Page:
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Bungie outlines upcoming changes to Destiny’s Vault of Glass boss Atheon (Read Below).

In the latest weekly update for Destiny, Bungie touched upon upcoming changes to the final battle with Atheon in the Vault of Glass raid; an un-nerfing to Mythoclast in PvE and an explanation as to why changes were made to base damage for certain weapons.

According to the update, bumpers will put in place in the Vault of Glass raid to keep Atheon from being knocked out of the environment. The ability to push him off a ledge is a bug, and it will be addressed “as quickly as possible.”

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Watch London circa 395 AD burn in this Total War: Attila video (Read and Watch Below).

Londinium, or London as it was known to the Roman Empire when established in AD 50, is featured in the latest video for Total War: Attila.

The video outlines some of the new siege battles features implemented into the strategy series.

New siege features include: dynamic fire simulation, multiple siege escalation states, and barricade deployment.

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Remaking the Legend – Halo 2: Anniversary documentary announced – video (Read and Watch Below).

343 Industries has released an announcement trailer for its documentary “Remaking the Legend – Halo 2: Anniversary” which chronicles development for the Halo 2 revamp included in the Master Chief Collection.

Halo 2: Anniversary has been updated with HD graphics, new audio, 60fps gameplay, and an hour’s worth of new cinematics.

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MasterCard Will Offer A Credit Card With A Fingerprint Sensor (Read Below).

The appeal of a contactless payment card is obvious: you just wave your credit or debit card over a terminal and you’ve paid. But it also removes the PIN from the equation, meaning it’s easy for someone to steal and use your card. To combat this, but to also keep contactless payments a breeze, MasterCard has just announced the first credit card with a built-in fingerprint sensor for biometric security.

When making a contactless purchase the card owner simply needs to ensure their thumb is placed on the biometric sensor during the transaction. If the pre-approved thumbprint stored on the card isn’t detected, the contactless or chip-enabled purchase won’t be processed-it’s that simple.

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How Facebook Uses Leaked Passwords To Keep Your Account Safe (Read Below).

There’s a reason you’re not supposed to use same password for all of your accounts, Large-scale data breaches are all too common. But in case you still refuse to abide by logic and reason (and many of us do), Facebook now uses those stolen-passwords-made-public to tell you what an idiot your being. And to keep you safe.

Basically, Facebook is taking advantage of the fact that hackers will often post their stolen cache of data on sites like Pastebin for all the world to see. So whenever a hoard of usernames and passwords leak from other sites, Facebook goes in, swipes the stolen credentials, and checks it against its own user database. Should it find two sets that match, the user will find something like this alarming little notification upon his or her next login:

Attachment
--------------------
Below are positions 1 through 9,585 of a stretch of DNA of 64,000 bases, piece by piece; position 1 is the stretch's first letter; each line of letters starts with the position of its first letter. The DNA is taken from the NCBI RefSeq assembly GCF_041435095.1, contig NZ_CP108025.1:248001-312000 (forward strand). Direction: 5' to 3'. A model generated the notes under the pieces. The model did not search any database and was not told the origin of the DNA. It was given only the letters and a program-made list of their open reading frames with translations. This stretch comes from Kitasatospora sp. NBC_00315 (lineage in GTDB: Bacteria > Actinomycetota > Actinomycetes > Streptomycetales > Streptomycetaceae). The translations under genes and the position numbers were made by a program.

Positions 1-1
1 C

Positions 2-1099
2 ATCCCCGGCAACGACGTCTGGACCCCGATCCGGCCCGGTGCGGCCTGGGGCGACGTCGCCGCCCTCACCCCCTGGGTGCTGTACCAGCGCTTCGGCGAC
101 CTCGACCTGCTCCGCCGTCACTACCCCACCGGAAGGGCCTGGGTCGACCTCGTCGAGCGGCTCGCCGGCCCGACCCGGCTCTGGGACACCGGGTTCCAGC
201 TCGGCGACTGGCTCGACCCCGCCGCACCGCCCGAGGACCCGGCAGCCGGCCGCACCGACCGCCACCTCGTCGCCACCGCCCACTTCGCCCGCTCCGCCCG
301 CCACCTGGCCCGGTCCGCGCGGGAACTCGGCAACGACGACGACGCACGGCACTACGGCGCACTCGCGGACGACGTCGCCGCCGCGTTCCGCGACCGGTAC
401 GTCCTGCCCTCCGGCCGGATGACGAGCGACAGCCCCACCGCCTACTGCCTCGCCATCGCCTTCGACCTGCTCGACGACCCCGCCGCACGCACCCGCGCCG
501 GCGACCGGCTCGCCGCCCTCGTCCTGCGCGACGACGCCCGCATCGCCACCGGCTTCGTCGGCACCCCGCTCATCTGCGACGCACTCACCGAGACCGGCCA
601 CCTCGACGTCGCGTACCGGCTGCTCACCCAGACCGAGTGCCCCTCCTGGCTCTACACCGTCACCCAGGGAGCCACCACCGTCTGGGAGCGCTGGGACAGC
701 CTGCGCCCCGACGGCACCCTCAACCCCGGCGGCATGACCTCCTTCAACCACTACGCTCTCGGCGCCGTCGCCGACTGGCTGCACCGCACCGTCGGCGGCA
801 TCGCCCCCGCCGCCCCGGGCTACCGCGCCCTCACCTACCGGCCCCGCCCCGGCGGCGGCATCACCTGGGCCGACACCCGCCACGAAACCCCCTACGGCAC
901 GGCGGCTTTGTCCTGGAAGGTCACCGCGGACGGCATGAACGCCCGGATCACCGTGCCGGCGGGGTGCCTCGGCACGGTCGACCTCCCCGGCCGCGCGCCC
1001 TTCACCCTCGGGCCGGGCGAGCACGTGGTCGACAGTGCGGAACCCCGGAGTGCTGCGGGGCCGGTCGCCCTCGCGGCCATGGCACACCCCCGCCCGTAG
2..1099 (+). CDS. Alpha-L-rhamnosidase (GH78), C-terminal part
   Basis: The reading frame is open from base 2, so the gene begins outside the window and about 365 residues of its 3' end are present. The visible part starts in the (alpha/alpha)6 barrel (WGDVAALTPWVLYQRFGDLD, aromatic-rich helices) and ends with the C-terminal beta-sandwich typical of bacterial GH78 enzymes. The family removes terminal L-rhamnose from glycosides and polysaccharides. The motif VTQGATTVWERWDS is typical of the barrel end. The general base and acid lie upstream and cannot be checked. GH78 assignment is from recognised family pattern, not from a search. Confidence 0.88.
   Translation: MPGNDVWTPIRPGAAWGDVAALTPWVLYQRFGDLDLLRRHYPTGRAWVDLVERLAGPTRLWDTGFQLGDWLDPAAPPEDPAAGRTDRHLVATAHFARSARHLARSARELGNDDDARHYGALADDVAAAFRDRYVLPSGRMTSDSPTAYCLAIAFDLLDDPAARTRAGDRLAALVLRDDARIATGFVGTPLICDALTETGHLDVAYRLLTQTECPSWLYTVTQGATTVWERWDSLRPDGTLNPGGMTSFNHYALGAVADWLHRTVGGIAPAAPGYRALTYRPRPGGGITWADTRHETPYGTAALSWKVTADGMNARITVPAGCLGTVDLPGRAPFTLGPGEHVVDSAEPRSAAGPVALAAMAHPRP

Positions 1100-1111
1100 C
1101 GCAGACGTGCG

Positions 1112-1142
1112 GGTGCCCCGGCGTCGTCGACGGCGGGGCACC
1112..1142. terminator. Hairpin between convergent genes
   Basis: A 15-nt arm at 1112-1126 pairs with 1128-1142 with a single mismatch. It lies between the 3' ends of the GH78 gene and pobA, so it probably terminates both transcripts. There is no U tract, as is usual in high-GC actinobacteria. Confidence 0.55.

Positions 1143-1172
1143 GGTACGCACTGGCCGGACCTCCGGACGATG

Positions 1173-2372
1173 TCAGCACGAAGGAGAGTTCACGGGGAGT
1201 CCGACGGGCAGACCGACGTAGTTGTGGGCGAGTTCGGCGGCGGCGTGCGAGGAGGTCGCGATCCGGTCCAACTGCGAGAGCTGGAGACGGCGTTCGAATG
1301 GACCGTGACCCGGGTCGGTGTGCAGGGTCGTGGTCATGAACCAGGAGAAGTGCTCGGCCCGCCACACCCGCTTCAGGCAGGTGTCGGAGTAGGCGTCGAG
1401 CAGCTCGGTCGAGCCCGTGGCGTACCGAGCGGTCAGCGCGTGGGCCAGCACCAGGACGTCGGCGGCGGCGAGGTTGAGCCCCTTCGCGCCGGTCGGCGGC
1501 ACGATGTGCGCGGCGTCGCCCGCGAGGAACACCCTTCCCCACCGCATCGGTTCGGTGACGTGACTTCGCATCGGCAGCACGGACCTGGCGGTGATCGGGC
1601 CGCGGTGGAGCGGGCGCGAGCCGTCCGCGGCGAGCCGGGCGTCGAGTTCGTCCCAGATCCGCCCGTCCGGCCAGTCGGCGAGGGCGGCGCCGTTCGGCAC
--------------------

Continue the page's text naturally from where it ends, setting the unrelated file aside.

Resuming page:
How Facebook Uses Leaked Passwords to Keep Your Account Safe

But don’t worry-this doesn’t necessarily mean that Face knows what your actual password is. As the company explained in today’s blog post:

This is a completely automated process that doesn’t require us to know or store your actual Facebook password in an unhashed form. In other words, no one here has your plain text password. To check for matches, we take the email address and password and run them through the same code that we use to check your password at login time.

Instead of comparing two sets of plain-text passwords and usernames, Facebook is comparing their encrypted counterparts. So while that does let them figure out whether or not user credentials leaked from another site matched your own, they still don’t know what those user credentials actually are.

Of course, you shouldn’t be using the same password across multiple accounts in the first place. And two-factor authentication is almost always the best preemptive defense you can take. Still, if the worst does happen, and your password for every account you’ve had since middle school does end up on the big, wide internet, at least it’s being used for some good.

Image: Shutterstock/2nix Studio

Source: Tech Crunch.

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IOS Expert: Don’t Use Whisper If You Want To Remain Anonymous (Read Below).

When apps are accused of shady behavior, Jonathan Zdziarski is the guy that investigates. And this week, the self-identified iOS forensics expert was quick to respond to requests for a deep dive into Whisper, the supposedly anonymous secret-sharing app that’s been taking heat lately. Guess what: Whisper’s not so anonymous.

Zdziarski just published his preliminary findings on Whisper, and they are not encouraging to anybody who’s used the app with the hope of concealing their identity. Actually, based on the back end, he found that Whisper doesn’t even seem like it’s well-intentioned. And if you’re going to listen to anybody about this sort of thing, Zdziarski is a good bet. The security researcher says that he “frequently trains many federal and state law enforcement agencies in digital forensic techniques and assists law enforcement and the military in high profile cases.” He’s also written books about iPhone hacking.

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